The thing with this sentence, this arrest of dementia, is that its greatest victims aren’t those who have it. That’s not to say that the diagnosis isn’t dreadful for the recipient, but there is a peculiar and particular hammering sadness for those that love and care for an Alzheimer’s spouse or parent.
It is a wearying and lonely obligation, but with the added cruelty that the person you’re looking after vanishes, escapes before your eyes. In the end, you’re caring for the case that someone came in.
The job of keeping them alive and comfortable becomes a monumental act of memory, which is, among all the other sad ironies of age, a particularly poignant one. As the patient forgets, so the carer has to remember for both of them. There is nothing good or positive to be said about Alzheimer’s disease, no redeeming or consoling posy to be plucked from its miserable wreath.
I remember — how many sentences about Alzheimer’s begin “I remember”? — I remember when my father had the illness diagnosed. Our family’s sad shock, the retrospective detective-work and the realisation — or admission — that we’d sort of known for some time.
But there was his own sanguine and often funny acceptance of his lot. He was a man who’d lived almost entirely in his own head, in the cerebral, always surrounded by books, walled in by the tomes of his broadly intellectual life. When reading and writing became impossible, he stared at the page and said with a resigned wonder that the words ran like ants in the snow. Then he would sit and watch the autumn sunlight fall across the room.
Since his death, I’ve seen a number of Alzheimer’s patients in their homes and in care, and I’ve grown to recognise that look; the quiet regard. They aren’t seeing what we see. They watch some personal reverie, and in it, rise above their sickness, are perhaps untouched by its humiliations and losses. But there is no such place for those who feed, wash, turn and continue to chat with the one-sided monologue of cheery commonplaces. The lists of names and destinations, the harking back to perhaps ignite some last, glowing memory, to connect once more, however briefly, with a shared life.
When he was very close to the end, I took my daughter to see her grandfather in hospital. She was upset, not just by the passing of her granddad but by a closer fear: “I don’t want to see you like that, Dad.”
There was, and is, no guarantee. As we continue to survive other once-fatal conditions, to live longer, so dementia claims more of us. And while we may wish for the kindly, instant death of the calamitous stroke, the speeding aneurism, or the firm embrace of a cardiac arrest, to depart in our sleep or, like my grandfather, watching the nine o’clock news, increasing numbers of us will drift away, one ripped-up photograph at a time.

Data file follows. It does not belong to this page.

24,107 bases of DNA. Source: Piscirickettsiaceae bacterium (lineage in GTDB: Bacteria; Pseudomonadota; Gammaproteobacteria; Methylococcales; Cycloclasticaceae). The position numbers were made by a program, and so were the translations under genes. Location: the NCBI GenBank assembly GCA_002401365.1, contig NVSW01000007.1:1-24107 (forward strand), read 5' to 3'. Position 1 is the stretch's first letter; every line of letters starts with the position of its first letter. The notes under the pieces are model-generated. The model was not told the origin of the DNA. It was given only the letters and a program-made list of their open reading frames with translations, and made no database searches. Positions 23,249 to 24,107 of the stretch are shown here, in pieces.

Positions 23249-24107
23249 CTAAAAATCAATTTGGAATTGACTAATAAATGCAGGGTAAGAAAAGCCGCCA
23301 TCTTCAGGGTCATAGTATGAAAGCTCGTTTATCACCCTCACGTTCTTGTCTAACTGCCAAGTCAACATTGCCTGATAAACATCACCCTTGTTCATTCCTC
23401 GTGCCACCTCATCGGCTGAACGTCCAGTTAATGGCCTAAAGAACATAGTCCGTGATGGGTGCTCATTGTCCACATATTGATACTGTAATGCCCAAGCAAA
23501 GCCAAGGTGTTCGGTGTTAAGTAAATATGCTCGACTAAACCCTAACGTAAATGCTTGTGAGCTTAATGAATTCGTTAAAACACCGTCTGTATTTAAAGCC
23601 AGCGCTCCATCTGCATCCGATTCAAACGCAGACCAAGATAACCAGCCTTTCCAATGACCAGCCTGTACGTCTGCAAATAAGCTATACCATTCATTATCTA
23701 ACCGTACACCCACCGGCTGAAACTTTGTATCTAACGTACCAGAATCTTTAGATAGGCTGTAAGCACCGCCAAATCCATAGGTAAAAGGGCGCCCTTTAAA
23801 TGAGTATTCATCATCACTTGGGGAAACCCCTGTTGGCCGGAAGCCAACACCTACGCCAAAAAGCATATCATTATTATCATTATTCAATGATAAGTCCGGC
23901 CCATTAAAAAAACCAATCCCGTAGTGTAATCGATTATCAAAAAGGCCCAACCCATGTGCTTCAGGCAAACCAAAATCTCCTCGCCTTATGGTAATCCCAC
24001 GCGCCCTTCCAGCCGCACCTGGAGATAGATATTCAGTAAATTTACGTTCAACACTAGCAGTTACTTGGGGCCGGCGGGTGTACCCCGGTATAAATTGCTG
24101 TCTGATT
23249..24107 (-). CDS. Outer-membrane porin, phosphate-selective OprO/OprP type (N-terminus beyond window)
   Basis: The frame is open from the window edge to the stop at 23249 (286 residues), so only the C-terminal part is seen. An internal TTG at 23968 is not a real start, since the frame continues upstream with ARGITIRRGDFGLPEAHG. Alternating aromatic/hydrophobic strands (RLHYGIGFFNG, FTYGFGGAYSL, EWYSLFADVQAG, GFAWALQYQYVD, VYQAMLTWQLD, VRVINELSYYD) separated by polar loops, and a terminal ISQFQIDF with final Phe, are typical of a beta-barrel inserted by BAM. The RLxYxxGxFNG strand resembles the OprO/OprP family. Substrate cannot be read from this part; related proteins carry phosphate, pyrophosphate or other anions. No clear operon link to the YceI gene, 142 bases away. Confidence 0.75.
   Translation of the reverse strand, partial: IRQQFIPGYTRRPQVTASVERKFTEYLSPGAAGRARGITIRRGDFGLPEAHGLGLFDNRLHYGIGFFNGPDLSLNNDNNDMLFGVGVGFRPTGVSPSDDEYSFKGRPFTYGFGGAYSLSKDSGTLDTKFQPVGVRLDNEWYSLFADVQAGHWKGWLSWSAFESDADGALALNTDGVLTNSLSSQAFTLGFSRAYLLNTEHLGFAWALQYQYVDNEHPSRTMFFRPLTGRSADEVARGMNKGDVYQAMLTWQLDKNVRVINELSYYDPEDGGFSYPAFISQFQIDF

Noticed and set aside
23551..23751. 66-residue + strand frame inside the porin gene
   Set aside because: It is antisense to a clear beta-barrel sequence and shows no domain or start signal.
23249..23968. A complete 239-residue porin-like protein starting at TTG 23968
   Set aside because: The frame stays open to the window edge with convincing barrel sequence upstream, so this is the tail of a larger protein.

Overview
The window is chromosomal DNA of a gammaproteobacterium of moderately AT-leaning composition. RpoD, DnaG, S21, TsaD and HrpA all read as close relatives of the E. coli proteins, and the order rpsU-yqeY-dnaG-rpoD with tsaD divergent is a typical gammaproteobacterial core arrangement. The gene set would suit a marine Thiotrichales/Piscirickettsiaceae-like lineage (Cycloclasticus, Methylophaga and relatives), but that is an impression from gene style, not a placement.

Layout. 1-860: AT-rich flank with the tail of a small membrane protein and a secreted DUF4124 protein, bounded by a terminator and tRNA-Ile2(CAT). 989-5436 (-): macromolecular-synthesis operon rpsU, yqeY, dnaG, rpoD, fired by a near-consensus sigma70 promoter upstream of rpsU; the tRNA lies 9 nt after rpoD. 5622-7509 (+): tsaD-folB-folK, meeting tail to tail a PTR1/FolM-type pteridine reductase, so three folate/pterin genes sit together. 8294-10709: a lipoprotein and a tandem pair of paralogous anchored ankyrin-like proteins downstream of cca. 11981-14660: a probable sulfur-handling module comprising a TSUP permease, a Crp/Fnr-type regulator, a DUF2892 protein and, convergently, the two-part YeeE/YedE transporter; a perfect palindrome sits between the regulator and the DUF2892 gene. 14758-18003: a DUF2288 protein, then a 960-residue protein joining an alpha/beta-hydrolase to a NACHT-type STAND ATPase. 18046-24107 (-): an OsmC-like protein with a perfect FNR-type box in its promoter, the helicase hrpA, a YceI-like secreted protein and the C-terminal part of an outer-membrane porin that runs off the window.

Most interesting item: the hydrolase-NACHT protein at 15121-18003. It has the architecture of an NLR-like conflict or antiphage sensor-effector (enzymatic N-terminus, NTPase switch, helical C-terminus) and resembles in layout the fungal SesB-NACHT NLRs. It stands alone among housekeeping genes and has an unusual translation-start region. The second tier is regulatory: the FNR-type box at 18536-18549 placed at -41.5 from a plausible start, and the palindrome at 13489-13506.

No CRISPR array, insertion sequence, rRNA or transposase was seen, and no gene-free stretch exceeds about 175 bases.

An Alzheimer’s carer must face a wave of ancient fear. More than the illness itself, we dread its imposition on our family, the guilt, the expense, the damnable pity, the waste of other, active lives that should have better, more productive things to achieve, the leeching of fun and laughter. And we fear above all its imposition on our memory, the further irony that this is, after all, how we will be remembered.
In particular, over the years of my dad’s illness, I had the constant worry that my abiding image of him would be with Alzheimer’s. The final, penurious cruelty is that it would wipe all the other memories of him away, that I would only think of him as an ancient, rheumy-eyed, gentleman.
But now, as the years pass I still think of him often, and it is in all the ways I knew him: picking me up from school, smoking his pipe, in his skinny safari jackets in the 60s, his shock of white hair in middle age, telling me stuff, showing me things, mostly just sitting in his armchair writing on a clipboard, surrounded by books.
And I also remember the Alzheimer’s, I haven’t been rid of that. But now it’s not with anger or resentment. The illness gave us a long time to make our farewells. There was nothing left unsaid between us, and that is a boon not allowed by the sudden coronary or the number nine bus.
There were no more rows or arguments that had punctuated the earlier part of our lives. The fights of fathers and sons were done. What we did have in the end, to share, was food.
It was ever the leitmotiv of our family. My brother was a chef, I wrote about it, and Daddy loved to eat. When finally he had no idea who I was, when, as Shakespeare has it, he was sans sight, sans teeth, sans everything, I would visit with a tub of chocolate ice cream, his lifetime joy, and we would sit together in silence, eating. That, now, is one of my dearest remembrances. Food is ever the great simile and metaphor, the binding of us, the evocation of the past, the fuel of the future.
As I write this, on my desk is a picture of my Dad and me. Of all the photographs I could have chosen, it is a very late one. He has that pensive, distant look of dementia. We’re sitting in the park, my arm through his. I’m looking off into the distance. He’s inverted into the past, me into the future. It’s a maudlin and precious image.
There is nothing good to say about Alzheimer’s, but there there will never cease to be marvellous things to say and remember of those who suffer it.
A.A. Gill is an ambassador for the Alzheimer’s Society, one of the charities chosen for The Times Christmas Appeal.